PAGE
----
I thank Donald Trump for showing me how badly partisan hypocrisy has infected the body politic.

[Cross-posted at RedState.]

157 Responses to “Trump 2010: In China They Would Have Shot the Spies from Wikileaks Within 24 Hours”

  1. Ding.

    Patterico (115b1f)

  2. Yes when he burned every intelligence asset, for ten thousand miles, Carlos slims, bezis, the guardian, couldn’t get enough, when its about dirty lsundry, like Henley song its world war 3, no i don’t forgive, but I dint forget either.

    narciso (d1f714)

  3. The fact that is a sham of a mockery of a travesty of a hearing, when twenty million rpm files were snatched and they didn’t say nee, that this outfit wrongly attributed the Sony hack to north Korea, that should matter.

    narciso (d1f714)

  4. Furthermore this is the same community, that shut down honey’s investigation of the hizbutahir network, that allowed San Bernardino and Orlando and coastal Washington and Ohio state to fall through the cracks

    narciso (d1f714)

  5. Yes we have due pro, well im sure James rosen and the entire ap staff, find humor in that.

    Its a gonzo world, none of the broadsheets would have deigned to look into the dealings of red queen, if guccifer and Co. Hadnt dragged them kicking and screaming, and bill arkin well wheres a drone when you need one.

    narciso (d1f714)

  6. The whole Russians thing is a hoax started by the Hillary campaign and continued by Obama and the media. It started when Trump gave his press conference before the election and spoke about Hillary’s illegal email server. He quipped that if the Russians had her emails, he hoped they would release them so that the rest of us could see them too. Hillary’s campaign immediately started to claim that Trump was asking the Russians to hack. Which is obviously stupid to anyone with even a partially working brain. By that point in time, Hillary’s server had long been shut down. It would really take some awesome hacking to break into a server that wasn’t even operational any more.

    Since then the Democrats (and their sympathizers) have been peddling the fact free story that the Russians hacked our election.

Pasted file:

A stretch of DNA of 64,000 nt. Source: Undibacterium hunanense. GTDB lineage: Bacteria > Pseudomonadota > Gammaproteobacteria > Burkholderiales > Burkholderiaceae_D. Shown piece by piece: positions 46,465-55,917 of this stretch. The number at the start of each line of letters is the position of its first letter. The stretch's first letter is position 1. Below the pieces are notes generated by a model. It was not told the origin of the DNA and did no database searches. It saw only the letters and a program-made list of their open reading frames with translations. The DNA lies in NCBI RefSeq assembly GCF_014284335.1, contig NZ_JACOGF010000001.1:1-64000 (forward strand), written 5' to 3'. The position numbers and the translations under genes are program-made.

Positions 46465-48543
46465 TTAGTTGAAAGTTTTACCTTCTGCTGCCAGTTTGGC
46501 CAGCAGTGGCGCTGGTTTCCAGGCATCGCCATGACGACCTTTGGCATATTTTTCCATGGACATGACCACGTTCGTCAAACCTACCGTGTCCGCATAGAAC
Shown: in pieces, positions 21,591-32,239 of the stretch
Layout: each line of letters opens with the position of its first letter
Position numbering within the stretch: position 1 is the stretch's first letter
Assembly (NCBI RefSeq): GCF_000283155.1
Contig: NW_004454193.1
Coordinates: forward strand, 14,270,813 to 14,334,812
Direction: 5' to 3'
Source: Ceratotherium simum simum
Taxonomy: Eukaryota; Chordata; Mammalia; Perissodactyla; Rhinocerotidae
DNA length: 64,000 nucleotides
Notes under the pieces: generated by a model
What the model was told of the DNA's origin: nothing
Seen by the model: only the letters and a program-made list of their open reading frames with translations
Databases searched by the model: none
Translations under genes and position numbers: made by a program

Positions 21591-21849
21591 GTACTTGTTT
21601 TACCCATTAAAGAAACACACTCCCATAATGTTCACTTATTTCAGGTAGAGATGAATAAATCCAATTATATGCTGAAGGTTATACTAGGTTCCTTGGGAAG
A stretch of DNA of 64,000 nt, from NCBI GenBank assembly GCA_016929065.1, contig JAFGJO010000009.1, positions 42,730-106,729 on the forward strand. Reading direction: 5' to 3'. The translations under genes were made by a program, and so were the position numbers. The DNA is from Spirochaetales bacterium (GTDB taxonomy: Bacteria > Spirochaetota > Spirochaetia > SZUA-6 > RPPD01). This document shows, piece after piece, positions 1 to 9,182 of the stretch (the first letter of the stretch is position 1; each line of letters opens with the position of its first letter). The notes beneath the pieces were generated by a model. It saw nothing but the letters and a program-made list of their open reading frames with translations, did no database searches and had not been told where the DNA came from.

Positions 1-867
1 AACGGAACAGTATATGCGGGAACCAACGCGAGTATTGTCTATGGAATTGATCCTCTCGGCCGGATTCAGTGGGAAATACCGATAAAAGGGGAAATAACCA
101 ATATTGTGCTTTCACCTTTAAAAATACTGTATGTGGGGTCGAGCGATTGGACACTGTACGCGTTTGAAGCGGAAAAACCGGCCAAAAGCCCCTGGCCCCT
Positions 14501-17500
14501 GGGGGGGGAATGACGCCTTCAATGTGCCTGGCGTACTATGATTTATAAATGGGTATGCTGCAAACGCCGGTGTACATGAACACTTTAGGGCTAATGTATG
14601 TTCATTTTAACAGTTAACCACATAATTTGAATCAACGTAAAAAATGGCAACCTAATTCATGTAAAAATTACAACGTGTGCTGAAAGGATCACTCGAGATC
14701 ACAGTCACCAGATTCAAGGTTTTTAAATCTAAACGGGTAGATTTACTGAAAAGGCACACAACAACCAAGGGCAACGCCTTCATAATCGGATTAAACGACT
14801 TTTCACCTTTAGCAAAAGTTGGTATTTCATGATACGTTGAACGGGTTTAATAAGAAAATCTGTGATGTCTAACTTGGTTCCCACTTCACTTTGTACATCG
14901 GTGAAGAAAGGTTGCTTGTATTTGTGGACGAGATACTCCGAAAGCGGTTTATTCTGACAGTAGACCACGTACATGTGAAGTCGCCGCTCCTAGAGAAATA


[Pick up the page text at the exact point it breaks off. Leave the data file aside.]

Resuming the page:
I would also note that anyone who thinks that Wikileaks releasing DNC secrets is on par with releasing classified documents from the American government has some really confused thought processes going on. DNC emails /= USA classified info. They are not even close to being the same.

    Anon Y. Mous (9e4c83)

  7. And if Seth Rich was the leaker, this is still accurate.

    NJRob (43d957)

  8. I know it’s weird. Like Bernie supporters dogging Debbie out of the DNC chair for being caught buying superdelegates votes to prop up Hillary through the early rounds.

    Where as normal people would be going “SUPERDELEGATES!?!!?!”

    “What kind of communist politbureau anti democratic party am I in?”

    But they’re liberals. There’s something wrong with them

    papertiger (c8116c)

  9. there are secrets and then their are secrets.

    It’s not like Assange was giving away the location of the Atlantic Fleet.

    Obama made sure our carriers would be parked in Virginia so as not to frighten any fishermen.

    All Assange did was define the close working relationship between Clinton and every news reporter dogging out the Donald.

    Employer and employee.

    How is that a secret?

    papertiger (c8116c)

  10. Trump, like any other person, is allowed to change his mind or just shoot his mouth off about anything he likes, within the same constraints as any other person. You seem to have a problem with this concept.

    I am absolutely convinced you never have done anything at all resembling this, never ever. Because it would cause some shattering apocalypse !

    Fred Trout (3a4897)

  11. I don’t see how Bradley Manning’s release of reams of TS material he stole out of the coderoom is the same as suckering a politician into doing their dirt in public.